How are you picking out ‘I’ here?
Ok I’ve thought of it and I think there is a reason to prefer substance dualism over property dualism because it seems incredibly lucky that I am a human rather than an electron.
Let me first show that the problem exists in a bizarre form of substance dualism
suppose God has a soul making factory and I can be identified with a particular soul. In this form of substance dualism everything has a soul – from electrons to humans. If such a world was true, I would be incredibly lucky to be a human and not an electron. Now, if I only knew substance dualism was true, but did not know what had a soul and what didn’t, I should use your line of reasoning to favour the opinion that only humans have a soul.
In panpsychism, it isn’t at first obvious that this problem exists, because it is a metaphysical identity that I am this psychophysical lump. However, I can conceive of swapping point of view with you so that suddenly I am seeing out of your eyes rather than mine, and you are seeing out of mine. So I=phillip rather than I=Graham is conceivable but not metaphysically possible given panpsychism. Therefore I think I being an identity with this psychophysical lump is not an a priori metaphysical identity, but an a posteriori identity.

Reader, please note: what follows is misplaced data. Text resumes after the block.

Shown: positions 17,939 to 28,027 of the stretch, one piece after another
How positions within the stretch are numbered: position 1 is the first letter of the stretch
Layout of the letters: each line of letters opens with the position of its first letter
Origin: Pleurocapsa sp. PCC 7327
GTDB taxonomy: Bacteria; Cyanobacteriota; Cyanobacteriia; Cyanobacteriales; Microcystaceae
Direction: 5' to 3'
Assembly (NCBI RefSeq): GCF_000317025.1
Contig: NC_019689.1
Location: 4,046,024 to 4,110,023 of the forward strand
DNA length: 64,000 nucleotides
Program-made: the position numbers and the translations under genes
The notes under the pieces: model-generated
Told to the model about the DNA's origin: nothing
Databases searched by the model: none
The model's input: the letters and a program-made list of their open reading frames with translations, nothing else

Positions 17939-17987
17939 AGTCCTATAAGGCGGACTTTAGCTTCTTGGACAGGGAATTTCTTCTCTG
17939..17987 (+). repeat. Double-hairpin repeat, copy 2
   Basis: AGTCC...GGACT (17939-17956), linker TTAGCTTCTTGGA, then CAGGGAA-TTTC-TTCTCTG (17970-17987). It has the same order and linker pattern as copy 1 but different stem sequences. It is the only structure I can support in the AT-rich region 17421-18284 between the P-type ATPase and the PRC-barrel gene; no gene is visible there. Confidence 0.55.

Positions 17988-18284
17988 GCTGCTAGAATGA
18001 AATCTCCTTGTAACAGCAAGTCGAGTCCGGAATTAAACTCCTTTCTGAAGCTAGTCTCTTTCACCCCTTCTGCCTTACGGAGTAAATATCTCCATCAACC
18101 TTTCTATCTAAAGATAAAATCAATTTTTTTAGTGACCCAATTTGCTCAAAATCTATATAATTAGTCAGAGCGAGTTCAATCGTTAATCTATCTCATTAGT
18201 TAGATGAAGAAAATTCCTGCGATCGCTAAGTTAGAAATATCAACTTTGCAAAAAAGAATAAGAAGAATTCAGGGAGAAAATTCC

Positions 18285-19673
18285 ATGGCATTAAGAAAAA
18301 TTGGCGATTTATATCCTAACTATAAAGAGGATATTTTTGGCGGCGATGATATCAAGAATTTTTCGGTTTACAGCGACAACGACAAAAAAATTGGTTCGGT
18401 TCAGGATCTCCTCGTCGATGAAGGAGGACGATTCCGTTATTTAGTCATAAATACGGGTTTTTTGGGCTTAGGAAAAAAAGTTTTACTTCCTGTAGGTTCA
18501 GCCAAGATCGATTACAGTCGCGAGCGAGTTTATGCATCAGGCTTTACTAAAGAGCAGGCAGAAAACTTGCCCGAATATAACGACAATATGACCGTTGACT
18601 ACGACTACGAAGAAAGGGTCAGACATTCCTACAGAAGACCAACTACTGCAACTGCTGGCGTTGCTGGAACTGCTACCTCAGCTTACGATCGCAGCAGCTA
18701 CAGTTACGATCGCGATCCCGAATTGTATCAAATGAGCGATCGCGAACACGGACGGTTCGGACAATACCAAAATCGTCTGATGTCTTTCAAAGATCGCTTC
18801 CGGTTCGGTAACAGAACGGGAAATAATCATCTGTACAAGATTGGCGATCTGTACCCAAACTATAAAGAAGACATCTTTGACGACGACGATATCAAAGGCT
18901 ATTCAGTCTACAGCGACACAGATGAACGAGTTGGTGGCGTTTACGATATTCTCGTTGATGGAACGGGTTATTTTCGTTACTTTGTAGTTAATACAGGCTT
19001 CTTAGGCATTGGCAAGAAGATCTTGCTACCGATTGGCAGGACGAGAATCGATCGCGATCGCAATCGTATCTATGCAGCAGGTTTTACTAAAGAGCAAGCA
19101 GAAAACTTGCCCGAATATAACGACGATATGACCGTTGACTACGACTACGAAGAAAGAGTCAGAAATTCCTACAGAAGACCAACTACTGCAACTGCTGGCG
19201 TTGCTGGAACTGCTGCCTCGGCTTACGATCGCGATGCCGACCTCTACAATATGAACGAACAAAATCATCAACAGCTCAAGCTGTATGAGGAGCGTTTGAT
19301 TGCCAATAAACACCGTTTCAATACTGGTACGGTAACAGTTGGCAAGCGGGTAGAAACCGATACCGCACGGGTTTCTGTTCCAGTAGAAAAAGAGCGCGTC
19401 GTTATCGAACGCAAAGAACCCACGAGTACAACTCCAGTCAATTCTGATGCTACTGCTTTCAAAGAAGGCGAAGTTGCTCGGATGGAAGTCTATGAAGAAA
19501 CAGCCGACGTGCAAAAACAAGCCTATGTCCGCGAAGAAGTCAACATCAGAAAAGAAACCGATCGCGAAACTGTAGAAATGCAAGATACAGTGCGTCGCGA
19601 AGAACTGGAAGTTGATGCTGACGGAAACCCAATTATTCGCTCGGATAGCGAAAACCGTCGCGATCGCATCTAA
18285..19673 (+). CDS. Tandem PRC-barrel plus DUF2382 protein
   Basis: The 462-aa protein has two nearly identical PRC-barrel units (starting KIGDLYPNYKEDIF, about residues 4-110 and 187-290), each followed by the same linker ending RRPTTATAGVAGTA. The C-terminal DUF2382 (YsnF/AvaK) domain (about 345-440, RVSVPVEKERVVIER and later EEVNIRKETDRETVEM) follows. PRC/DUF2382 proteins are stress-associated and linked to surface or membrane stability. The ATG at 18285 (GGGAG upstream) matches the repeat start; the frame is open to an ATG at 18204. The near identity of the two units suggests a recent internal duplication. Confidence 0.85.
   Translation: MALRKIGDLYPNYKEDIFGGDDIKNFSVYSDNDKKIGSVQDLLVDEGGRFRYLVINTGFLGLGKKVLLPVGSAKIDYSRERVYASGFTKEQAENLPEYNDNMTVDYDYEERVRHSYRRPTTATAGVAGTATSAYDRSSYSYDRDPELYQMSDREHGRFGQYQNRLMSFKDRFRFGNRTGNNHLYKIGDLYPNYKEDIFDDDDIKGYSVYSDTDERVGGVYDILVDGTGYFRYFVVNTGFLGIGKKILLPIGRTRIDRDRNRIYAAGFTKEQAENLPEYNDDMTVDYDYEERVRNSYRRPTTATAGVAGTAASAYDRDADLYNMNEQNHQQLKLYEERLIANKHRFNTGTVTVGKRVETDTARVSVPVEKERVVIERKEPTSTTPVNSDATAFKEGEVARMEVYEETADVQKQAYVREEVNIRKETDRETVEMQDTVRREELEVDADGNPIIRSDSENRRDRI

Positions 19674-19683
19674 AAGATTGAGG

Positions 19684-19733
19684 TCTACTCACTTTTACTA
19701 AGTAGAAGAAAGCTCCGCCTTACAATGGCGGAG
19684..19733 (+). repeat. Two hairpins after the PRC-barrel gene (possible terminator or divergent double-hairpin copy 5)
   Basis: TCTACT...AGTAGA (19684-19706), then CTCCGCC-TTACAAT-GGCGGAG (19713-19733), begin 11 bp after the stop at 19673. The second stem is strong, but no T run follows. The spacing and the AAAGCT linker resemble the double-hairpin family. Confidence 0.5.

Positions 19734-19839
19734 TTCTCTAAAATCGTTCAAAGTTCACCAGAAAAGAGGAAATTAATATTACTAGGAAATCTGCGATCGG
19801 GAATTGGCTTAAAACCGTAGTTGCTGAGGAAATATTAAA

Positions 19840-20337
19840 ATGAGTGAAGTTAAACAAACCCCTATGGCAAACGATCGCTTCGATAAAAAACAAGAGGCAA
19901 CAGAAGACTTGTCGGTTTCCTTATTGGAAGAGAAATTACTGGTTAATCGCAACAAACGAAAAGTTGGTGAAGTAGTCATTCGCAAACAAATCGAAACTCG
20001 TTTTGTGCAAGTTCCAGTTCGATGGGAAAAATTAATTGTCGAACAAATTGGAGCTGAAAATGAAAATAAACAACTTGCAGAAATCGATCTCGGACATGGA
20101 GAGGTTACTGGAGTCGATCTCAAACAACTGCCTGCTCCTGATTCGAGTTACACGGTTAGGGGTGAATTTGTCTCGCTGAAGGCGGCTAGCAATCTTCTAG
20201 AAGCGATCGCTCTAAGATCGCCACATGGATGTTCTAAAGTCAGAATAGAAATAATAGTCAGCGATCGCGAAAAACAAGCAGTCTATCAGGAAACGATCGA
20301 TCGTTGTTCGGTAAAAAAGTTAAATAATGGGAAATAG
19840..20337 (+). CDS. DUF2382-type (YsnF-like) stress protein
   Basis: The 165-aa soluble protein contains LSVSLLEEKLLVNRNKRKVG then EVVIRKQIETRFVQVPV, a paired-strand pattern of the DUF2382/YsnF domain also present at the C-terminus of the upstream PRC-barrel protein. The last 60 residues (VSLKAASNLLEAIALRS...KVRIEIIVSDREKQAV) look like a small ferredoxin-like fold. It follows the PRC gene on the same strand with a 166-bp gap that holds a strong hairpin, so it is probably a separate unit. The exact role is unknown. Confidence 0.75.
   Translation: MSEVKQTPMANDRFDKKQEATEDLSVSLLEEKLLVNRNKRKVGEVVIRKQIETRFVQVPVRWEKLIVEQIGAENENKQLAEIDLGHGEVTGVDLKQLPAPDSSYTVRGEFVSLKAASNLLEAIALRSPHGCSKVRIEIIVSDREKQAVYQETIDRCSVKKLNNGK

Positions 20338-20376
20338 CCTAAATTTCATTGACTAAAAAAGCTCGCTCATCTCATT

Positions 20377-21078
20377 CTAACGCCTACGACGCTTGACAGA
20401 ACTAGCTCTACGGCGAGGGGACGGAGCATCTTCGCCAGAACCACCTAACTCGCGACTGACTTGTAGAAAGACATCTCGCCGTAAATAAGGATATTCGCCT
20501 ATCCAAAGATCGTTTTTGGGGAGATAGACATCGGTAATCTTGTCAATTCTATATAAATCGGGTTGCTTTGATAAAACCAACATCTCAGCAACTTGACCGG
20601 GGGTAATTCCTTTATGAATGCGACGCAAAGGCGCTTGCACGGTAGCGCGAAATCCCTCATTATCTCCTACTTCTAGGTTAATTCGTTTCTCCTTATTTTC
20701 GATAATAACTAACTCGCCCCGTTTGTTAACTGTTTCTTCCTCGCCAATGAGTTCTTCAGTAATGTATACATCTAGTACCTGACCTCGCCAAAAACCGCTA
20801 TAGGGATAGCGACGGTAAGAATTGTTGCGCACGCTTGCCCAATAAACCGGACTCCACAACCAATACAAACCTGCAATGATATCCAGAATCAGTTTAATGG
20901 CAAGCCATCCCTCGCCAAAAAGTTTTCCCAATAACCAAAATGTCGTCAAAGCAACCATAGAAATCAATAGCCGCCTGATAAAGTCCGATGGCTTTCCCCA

But I don’t think a posteriori identities solve problems of luck when an alternative problem has less luck (it is lucky the identity was that I=this psychophysical lump rather than an electron). So I think substance dualism should be preferred to property dualism
It’s a difficult question to answer. I suppose the difficulty in answering it could reveal another assumption (perhaps I’m even implicitly assuming substance dualism) but my intuition says that’s not the case. Forgive the re-use of I for now, but it certainly seems intuitive to me that I could just have easily experienced what it is like to be Phillip or Graham (and therefore if pansychism is true a chair or table). I’ll have to think about why